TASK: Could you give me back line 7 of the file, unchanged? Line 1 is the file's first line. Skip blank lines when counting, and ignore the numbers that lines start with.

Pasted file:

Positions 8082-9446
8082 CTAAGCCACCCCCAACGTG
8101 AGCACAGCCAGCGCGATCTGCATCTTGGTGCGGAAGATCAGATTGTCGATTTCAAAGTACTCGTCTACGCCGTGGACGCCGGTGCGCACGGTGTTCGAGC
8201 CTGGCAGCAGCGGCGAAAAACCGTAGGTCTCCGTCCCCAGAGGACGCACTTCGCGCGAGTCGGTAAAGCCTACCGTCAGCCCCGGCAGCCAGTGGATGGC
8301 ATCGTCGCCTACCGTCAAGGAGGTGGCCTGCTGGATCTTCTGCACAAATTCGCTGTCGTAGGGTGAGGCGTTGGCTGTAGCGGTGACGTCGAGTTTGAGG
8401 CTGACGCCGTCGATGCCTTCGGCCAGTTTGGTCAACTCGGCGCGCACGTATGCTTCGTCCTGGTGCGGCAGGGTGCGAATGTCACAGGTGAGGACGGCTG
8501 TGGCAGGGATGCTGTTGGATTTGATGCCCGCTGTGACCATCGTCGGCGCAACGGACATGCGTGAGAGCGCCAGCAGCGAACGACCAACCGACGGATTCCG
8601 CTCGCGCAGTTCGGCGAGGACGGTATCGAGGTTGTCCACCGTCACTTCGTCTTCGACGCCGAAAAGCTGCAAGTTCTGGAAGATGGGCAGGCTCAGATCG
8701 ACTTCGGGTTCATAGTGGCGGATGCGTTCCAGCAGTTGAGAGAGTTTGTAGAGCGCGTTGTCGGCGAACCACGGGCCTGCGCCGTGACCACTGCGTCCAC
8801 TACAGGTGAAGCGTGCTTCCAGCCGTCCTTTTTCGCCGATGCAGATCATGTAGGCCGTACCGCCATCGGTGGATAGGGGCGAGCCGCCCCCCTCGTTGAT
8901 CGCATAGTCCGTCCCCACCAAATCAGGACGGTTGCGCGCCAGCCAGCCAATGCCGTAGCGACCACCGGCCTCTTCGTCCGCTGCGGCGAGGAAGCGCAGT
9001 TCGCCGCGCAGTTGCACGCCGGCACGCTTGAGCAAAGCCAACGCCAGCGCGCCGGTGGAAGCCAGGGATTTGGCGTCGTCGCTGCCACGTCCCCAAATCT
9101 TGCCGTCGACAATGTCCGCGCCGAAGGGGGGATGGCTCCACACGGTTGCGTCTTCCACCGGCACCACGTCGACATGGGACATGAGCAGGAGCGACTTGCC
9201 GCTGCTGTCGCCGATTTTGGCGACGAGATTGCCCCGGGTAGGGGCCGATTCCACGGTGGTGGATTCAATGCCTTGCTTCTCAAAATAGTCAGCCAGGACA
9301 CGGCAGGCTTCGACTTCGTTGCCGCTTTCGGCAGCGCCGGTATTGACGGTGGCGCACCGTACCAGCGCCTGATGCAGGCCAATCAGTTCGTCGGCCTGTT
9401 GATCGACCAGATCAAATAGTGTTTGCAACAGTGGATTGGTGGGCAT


8501 TGGCAGGGATGCTGTTGGATTTGATGCCCGCTGTGACCATCGTCGGCGCAACGGACATGCGTGAGAGCGCCAGCAGCGAACGACCAACCGACGGATTCCG